Using student data effectively can drive instructional decision-making.
School leaders collect thousands upon thousands of student data points each year. From instructional data (e.g., student test scores, interim assessment results, instructional minutes) to non-instructional or “operational” data like student attendance, per-pupil expenditures, and immunization compliance, schools have deep repositories of student information at their disposal.
Unfortunately, collecting, organizing, and analyzing their student data into actionable insights can seem overwhelming for many school leaders. Between all of their other responsibilities—planning parent-teacher conferences, coordinating professional development activities, and observing instruction, to name just a few—few principals have the time and energy to create comprehensive data-review cycles.
By bridging this gap between the amount of student data at schools’ disposal and school leaders’ capacity to use that data, CTS can add tremendous value to its partners’ academic and non-academic programming.
At too many schools, student data is siloed.
Despite the amount of data they collect, at too many schools, student data remains siloed. Attendance, behavioral, and academic datasets are isolated from one another. These datasets might exist in entirely separate systems or, in some cases, may exist in the same system but fail to “speak” to one another.
For instance, if a school leader is meeting with a student’s family member to discuss the student’s lackluster attendance, having a ready-made report showing the link between the student’s attendance and academic performance could be powerful. Unfortunately, at too many schools, these insights aren’t easy to visualize or generate quickly.
Likewise, state and federal compliance reports often require school leaders to combine data from multiple different sources into a single report. Because many schools’ data architecture doesn’t align with these requirements, school leaders are often forced to spend valuable time and energy pulling multiple datasets from separate platforms manually, increasing the risk of inadvertent errors and ultimately detracting from other priorities.
In either case, whether for generating instructional insights or fast-tracking reporting requirements, breaking down the silos between a school’s student datasets is a critical first step school leaders can take to improve their school’s data usage.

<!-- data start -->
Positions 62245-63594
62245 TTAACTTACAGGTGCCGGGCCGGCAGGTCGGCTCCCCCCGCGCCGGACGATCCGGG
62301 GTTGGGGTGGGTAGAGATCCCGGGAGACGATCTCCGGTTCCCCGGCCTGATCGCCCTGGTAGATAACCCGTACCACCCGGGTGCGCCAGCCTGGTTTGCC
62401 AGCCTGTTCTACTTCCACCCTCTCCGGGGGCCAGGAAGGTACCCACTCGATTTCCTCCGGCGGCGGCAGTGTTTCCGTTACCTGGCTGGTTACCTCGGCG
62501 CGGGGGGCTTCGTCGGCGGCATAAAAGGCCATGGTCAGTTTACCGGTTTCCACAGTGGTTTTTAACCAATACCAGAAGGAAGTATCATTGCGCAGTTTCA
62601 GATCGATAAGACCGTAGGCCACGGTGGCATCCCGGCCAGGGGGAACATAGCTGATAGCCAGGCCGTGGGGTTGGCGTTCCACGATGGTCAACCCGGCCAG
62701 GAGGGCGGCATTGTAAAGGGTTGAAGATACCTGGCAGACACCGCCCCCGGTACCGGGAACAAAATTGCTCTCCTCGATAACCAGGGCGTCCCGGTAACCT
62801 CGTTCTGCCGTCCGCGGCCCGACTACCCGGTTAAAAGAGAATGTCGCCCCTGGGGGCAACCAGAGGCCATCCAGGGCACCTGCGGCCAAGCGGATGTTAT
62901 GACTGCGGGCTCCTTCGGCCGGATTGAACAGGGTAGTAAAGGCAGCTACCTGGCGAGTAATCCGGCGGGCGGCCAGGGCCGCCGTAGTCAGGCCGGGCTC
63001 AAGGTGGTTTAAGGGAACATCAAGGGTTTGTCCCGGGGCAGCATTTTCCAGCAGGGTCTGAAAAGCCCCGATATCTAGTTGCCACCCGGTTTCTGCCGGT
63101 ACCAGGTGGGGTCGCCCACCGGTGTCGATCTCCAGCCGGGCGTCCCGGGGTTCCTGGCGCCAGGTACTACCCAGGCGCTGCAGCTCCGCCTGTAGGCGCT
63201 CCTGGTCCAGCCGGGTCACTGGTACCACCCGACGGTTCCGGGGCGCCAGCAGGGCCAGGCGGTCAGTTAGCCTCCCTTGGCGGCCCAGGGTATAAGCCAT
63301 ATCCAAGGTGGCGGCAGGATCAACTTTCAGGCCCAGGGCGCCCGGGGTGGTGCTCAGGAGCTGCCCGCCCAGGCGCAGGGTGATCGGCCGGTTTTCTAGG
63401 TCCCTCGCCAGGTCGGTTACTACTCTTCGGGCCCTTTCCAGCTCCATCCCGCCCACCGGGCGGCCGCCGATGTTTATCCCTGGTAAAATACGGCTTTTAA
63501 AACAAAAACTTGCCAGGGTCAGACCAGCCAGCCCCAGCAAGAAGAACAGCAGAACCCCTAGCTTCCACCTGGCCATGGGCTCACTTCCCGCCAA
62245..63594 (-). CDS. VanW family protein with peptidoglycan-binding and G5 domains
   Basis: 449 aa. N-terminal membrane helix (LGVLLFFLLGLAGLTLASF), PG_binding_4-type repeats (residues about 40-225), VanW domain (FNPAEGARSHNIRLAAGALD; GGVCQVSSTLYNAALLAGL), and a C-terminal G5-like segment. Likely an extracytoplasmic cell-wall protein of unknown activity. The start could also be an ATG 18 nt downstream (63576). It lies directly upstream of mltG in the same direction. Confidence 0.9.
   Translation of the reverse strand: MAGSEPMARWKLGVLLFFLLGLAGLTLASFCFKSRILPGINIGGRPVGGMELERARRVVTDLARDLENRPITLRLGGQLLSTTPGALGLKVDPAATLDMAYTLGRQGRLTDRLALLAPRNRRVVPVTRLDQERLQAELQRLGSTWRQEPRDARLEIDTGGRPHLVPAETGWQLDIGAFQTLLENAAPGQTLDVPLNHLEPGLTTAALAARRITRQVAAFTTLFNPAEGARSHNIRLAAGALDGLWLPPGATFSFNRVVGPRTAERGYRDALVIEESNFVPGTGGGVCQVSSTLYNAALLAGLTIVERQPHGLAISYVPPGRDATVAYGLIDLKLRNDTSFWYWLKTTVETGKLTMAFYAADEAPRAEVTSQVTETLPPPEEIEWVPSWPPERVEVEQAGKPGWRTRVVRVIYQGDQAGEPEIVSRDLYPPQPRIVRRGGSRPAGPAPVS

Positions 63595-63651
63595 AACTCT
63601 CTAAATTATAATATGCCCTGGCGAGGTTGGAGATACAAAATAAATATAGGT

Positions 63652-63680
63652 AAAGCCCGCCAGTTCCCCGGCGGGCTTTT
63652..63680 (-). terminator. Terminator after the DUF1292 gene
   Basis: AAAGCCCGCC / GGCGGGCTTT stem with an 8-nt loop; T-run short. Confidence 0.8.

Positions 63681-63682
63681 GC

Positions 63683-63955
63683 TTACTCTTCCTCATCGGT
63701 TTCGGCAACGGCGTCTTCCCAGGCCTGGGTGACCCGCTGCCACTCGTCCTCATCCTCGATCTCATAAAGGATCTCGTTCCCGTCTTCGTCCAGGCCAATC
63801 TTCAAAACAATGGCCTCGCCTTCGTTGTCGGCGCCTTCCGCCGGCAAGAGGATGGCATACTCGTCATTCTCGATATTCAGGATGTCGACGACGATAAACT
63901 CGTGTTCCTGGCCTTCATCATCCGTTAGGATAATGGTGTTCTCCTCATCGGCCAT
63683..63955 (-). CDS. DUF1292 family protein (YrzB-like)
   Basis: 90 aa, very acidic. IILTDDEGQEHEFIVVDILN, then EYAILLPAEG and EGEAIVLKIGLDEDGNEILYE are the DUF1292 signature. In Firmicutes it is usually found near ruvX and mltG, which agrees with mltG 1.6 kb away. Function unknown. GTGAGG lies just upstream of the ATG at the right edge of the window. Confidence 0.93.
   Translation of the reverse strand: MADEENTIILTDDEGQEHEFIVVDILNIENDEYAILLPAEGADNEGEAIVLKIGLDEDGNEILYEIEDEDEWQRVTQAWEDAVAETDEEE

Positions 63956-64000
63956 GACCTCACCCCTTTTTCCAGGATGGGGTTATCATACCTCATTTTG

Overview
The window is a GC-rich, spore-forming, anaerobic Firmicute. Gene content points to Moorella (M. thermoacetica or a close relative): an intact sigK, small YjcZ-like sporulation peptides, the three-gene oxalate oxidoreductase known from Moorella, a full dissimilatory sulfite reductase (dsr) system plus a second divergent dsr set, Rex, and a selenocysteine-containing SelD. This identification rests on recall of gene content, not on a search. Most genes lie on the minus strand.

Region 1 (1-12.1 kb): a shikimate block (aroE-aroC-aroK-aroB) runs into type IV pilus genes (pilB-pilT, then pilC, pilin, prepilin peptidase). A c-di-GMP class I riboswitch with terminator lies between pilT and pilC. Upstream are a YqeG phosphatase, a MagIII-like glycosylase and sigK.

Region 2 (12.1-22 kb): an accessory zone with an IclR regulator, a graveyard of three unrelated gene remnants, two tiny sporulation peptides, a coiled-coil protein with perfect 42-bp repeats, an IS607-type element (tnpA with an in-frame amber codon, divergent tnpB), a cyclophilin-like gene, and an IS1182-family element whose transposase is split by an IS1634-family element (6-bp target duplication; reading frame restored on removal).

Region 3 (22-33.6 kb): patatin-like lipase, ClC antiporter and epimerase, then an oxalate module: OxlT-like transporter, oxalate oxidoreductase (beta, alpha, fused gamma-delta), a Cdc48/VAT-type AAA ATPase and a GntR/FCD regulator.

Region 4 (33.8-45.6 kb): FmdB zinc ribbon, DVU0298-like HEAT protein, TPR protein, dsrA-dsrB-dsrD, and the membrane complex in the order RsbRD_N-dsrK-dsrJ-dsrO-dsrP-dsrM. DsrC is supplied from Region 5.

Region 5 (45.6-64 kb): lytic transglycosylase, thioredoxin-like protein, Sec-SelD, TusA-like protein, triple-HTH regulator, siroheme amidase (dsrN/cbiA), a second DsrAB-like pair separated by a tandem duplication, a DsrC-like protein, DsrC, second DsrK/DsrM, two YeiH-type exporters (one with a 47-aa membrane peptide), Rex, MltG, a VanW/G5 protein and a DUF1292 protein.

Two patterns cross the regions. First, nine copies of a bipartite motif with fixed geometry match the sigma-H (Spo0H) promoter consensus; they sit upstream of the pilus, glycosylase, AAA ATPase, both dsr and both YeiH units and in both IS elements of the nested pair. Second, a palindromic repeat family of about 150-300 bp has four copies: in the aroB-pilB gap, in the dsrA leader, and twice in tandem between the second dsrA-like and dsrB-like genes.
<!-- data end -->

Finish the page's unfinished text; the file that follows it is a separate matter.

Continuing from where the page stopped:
Easy-to-use dashboards allow school leaders to quickly access their student data.
At CTS, one of the ways in which we help school leaders make better use of their student data is by, first, creating easy-to-use dashboards that display high-level school data at a glance.
We might, for instance, generate a single dashboard for a school that highlights key enrollment, attendance, demographic, behavioral, and instructional data for school leaders, all in one place. These dashboards are designed intentionally to update in almost real-time rather than having to pull new datasets day after day or week after week.
These data might reflect school-wide trends but can also be designed to generate class- and grade-level analyses, allowing school leaders to better target their interventions in places they’ll have the most impact. After a school administers an internal assessment, for example, the dashboard might reflect student performance at the school, grade, and class levels. From there, the school leader can develop a schedule for observing and coaching teachers whose students need additional support.
Finally, CTS dashboards can also allow leaders to get ahead of their school’s student-level data trends. Using predictive modeling, our team can help schools determine when and where academic or behavioral interventions will likely be needed in the future so that school leaders can plan their time accordingly.
Compliance and data reporting support can save leaders significant time and energy.
State and federal compliance reporting “season” tends to align with other busy times in school leaders’ calendars. For example, in many New York City schools, end-of-year compliance reporting collides with state testing days, placing additional stress on school leaders who are already stretched thin.
CTS eases this burden by helping school leaders collect granular student-, teacher-and school-level data that can be quickly combined to meet schools’ reporting needs. Assessment performance (whether internal or state-mandated), “passing” versus “not-passing” reports, attendance data, and instructional item analyses can all be collated in a timely manner. Rather than sitting down at their computers to complete a state or federal report late at night, long after students and teachers have gone home, we help school leaders get ahead of these and other annual reporting requirements.
At CTS, we help schools accomplish their unique missions.
Our team has worked with more than 60 schools across the United States to improve their use of educational data. We understand the unique constraints of the school or non-profit environment; many of our team members are former school operations leaders and can help develop context-specific insights to improve schools’ use of educational data.
Whether a school leader just wants all of their school’s data in one place, a custom dashboard that visualizes high-level data trends, or needs support with annual reporting requirements, CTS is here to help. Contact us today to learn more about our services and how we can help your school accomplish its unique mission.